advice you can use — short and to the point — every Tuesday, Wednesday & Thursday

technology  research  practice

All Our Technology Tips

Administrator’s note: thanks to legal copy and content writer Steve Toews for this guest tip!

Want to stop Microsoft Word from autocorrecting (c) into ©?

File Menu –> Options –> Proofing –> AutoCorrect Options –> Type (c) into the “Replace” field –> Delete.

Pro-tip from an exasperated legal writer.


With everyone working from home, I have been looking for better tools to collaborate with my team. I recently found one that is super cool – Miro.

Miro enables users to map out a workflow, brainstorm new ideas or develop a business strategy on a shared online whiteboard. To create a board, you can start with a blank canvas or use a template, such as ones for flowcharts, mind maps, or kanban frameworks.

Once in the whiteboard, it is easy to edit by clicking and dragging boxes, arrows or other shapes, or creating your own sketches with a drawing pencil. You can even add “sticky notes” if you want the traditional feel of a mapping/brainstorming exercise.

To collaborate, you simply invite your team to Miro. There is no need to share the whiteboard via Zoom during your meeting.

Being a budget-conscious entrepreneur, I am still using the free version of Miro. Paid versions look to have even more features.

Lesha Van Der Bij (@LVanDerBij) is CEO & Founder of Optimize Legal – keeping law firms and businesses up-to-date on changes to the law.


The Law Society of Saskatchewan has just launched a new series of video tutorials for remote research resources – perfect for a time when more people than ever are working away from their office or usual workspace.

The series has four videos with more on the way. The first batch covers:

The videos are aimed at Law Society members in that province, but will be of interest to legal professionals across the country who have access to these resources through their employer, courthouse library or law society.


In the midst of the COVID-19 pandemic, the Canadian legal tech industry is stepping up to help.

Joining Clio and Optimize Compliance in offering generous assistance during this challenging time is Lexum, which today made the following announcement: Need to Provide Open Access to Key Documents and Materials? Lexum Will Help at No Cost.

“Lexum is waiving the fees of its Qweri product for organizations in need of quickly providing public access to any kind of reference documents. We are waiving our onboarding fees, as well as our subscription fee for the next 12 months, so that important public information can be made available online in the best possible manner even if your organization was caught off-guard or is facing financial pressure because of the crisis. “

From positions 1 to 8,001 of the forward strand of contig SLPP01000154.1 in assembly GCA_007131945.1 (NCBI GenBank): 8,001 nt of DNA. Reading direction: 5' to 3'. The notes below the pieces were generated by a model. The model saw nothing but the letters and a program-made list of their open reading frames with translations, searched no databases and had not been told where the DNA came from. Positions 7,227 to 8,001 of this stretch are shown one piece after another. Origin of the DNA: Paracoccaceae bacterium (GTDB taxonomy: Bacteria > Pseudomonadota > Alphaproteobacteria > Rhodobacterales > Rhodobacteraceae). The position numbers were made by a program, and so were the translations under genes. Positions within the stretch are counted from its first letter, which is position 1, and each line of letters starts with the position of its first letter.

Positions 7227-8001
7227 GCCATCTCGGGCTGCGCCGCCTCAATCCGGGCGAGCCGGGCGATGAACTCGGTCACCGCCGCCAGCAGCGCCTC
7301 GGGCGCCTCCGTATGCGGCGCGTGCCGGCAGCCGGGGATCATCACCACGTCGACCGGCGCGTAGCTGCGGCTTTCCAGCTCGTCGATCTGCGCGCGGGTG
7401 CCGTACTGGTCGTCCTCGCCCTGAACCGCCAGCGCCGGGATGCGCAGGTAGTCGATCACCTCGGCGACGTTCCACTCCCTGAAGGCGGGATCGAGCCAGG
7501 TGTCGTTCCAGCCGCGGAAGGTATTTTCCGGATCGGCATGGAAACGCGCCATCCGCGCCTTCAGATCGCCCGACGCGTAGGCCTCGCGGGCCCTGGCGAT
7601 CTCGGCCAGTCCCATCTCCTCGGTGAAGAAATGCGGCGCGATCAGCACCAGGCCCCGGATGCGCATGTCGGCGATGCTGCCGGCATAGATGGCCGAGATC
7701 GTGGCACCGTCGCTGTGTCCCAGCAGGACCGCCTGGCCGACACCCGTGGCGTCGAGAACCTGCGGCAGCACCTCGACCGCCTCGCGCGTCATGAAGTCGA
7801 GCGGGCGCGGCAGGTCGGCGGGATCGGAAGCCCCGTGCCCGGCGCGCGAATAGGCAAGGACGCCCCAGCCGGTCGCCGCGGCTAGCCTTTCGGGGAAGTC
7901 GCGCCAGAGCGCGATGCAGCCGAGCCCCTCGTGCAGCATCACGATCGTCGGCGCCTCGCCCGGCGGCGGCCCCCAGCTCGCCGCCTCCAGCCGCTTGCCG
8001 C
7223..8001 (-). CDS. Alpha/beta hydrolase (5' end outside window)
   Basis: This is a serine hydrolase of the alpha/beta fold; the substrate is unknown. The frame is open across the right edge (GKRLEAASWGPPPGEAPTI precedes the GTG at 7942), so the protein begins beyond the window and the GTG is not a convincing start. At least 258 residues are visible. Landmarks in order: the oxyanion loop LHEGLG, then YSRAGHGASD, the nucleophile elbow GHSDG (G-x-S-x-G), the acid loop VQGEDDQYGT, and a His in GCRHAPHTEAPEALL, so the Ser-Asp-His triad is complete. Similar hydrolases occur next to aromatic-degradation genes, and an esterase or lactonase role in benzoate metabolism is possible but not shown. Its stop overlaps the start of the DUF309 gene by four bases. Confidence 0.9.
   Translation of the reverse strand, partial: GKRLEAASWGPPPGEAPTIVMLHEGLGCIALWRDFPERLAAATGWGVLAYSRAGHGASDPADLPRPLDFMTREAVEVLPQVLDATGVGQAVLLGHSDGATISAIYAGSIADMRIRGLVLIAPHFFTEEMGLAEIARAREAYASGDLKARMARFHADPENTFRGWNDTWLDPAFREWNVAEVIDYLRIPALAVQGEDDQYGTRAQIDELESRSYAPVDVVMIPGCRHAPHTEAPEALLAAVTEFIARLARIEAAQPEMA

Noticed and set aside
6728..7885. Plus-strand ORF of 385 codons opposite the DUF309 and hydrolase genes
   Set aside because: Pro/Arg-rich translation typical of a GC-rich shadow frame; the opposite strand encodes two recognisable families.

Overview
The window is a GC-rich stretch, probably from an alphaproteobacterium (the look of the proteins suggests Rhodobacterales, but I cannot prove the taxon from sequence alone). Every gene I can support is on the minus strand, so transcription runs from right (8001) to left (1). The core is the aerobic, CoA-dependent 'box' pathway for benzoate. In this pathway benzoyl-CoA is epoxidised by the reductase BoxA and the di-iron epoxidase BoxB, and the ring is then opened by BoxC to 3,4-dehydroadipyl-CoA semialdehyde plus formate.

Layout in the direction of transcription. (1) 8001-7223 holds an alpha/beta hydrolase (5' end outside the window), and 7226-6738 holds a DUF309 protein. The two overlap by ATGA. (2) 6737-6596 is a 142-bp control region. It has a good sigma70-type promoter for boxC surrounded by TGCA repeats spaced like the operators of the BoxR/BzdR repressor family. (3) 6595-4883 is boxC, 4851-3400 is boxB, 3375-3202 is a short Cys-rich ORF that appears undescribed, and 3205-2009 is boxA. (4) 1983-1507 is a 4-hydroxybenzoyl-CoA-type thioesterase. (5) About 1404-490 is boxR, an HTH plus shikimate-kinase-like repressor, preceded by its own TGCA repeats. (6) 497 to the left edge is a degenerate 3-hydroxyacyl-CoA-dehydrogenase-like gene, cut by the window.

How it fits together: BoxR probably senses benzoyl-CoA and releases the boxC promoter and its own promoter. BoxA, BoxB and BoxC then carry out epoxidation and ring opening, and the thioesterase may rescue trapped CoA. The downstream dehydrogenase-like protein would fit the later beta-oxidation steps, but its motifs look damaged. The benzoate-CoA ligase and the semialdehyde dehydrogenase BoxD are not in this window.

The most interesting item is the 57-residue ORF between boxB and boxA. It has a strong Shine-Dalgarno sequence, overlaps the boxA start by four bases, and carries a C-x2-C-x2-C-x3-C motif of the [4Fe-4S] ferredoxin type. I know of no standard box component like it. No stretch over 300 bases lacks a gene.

The offer entails no obligation to continue using Qweri at the end of the 12-month period.

Learn more about Lexum’s offer here and see how organizations use Qweri here.


To say COVID-19 has sped up the pace of legal change is an understatement. Usually it takes months (or even years!) to make changes to Canadian laws, but now we are seeing significant amendments announced and in force on the same day. With many businesses worrying about day-to-day survival, there is little or no time to stay on top of legal compliance requirements.

We wanted to simplify this task.  So, to help Canadian businesses and law firms understand and stay on top of these quickly evolving legal changes, Optimize Compliance is offering time-limited, free access to its easy-to-use compliance app.

Optimize Compliance helps you build customized legal compliance reports — updated in real time to reflect changes across the country in response to COVID-19.

This offer is immediately available to HR, in-house legal and small law firms. To request free access, click here.

Lesha Van Der Bij (@LVanDerBij) is CEO & Founder of Optimize Legal – keeping law firms and businesses up-to-date on changes to the law.


Passwords. The bane of most people’s existence. So many to remember!

I know a few people who swear they have figured it all out – using some kind of mnemonic to remember all of their passwords. Apparently, I am not that clever. So I recently turned to LastPass. You remember one password and LastPass stores the rest. 

What I like about LastPass:

  • Once you’ve entered your master password, it will auto complete all the rest of your passwords for you. No need to go and look them up in a separate password keeper.
  • It syncs across my Mac, iphone and iPad. 
  • LastPass offers the option of a security review, which will identify passwords that are weak or used more than once.
  • With the Google Chrome extension, you can set LastPass to automatically log out after you have not used your browser for a specified period of time or upon closing it. This essentially logs you out of all your password protected sites in one go.